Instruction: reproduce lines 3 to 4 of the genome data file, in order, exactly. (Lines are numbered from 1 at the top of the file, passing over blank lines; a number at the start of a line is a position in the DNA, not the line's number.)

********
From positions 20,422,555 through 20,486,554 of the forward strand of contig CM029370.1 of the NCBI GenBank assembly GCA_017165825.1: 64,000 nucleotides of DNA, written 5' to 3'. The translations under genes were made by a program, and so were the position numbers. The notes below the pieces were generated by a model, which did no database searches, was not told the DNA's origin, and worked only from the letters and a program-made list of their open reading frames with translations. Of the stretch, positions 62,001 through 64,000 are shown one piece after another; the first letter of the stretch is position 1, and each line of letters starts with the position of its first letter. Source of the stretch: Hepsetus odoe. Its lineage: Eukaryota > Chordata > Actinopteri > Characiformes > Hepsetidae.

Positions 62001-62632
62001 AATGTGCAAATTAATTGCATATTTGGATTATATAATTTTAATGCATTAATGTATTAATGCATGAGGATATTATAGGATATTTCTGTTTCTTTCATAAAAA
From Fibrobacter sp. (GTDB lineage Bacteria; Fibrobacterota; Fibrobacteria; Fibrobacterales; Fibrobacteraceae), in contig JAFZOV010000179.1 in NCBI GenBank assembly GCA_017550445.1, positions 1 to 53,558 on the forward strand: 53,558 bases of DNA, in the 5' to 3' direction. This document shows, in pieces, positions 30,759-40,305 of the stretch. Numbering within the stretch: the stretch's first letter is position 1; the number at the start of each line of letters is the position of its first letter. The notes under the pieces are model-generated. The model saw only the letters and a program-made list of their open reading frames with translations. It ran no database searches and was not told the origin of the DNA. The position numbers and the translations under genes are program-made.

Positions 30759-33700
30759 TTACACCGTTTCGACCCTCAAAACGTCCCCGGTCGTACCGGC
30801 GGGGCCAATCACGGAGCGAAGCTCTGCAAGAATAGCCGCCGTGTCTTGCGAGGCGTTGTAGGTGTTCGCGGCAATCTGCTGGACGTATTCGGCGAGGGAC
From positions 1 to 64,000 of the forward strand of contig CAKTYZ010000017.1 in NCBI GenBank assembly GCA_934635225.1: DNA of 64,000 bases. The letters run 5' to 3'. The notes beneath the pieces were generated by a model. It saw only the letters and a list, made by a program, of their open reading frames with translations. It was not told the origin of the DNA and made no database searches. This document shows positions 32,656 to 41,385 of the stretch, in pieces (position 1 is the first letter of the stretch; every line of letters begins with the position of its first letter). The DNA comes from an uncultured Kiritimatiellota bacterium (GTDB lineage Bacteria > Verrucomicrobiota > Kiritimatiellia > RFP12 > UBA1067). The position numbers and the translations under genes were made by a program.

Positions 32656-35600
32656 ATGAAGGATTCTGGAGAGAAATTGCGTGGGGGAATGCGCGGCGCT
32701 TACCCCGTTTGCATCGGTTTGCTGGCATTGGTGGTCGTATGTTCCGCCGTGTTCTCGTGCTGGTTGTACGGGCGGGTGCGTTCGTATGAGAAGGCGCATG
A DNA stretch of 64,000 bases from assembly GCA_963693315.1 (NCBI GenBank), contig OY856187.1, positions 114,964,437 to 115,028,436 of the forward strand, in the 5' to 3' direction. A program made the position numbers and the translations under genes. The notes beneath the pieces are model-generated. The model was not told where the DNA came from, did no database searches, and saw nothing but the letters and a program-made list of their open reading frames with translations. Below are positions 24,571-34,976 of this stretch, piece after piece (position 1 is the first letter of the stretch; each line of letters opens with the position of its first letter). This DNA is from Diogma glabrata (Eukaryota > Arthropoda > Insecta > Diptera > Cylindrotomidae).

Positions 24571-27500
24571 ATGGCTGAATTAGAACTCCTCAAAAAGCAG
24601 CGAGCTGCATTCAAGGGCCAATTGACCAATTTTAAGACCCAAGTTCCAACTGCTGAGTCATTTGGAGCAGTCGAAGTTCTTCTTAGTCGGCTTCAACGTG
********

62001 AATGTGCAAATTAATTGCATATTTGGATTATATAATTTTAATGCATTAATGTATTAATGCATGAGGATATTATAGGATATTTCTGTTTCTTTCATAAAAA
From Fibrobacter sp. (GTDB lineage Bacteria; Fibrobacterota; Fibrobacteria; Fibrobacterales; Fibrobacteraceae), in contig JAFZOV010000179.1 in NCBI GenBank assembly GCA_017550445.1, positions 1 to 53,558 on the forward strand: 53,558 bases of DNA, in the 5' to 3' direction. This document shows, in pieces, positions 30,759-40,305 of the stretch. Numbering within the stretch: the stretch's first letter is position 1; the number at the start of each line of letters is the position of its first letter. The notes under the pieces are model-generated. The model saw only the letters and a program-made list of their open reading frames with translations. It ran no database searches and was not told the origin of the DNA. The position numbers and the translations under genes are program-made.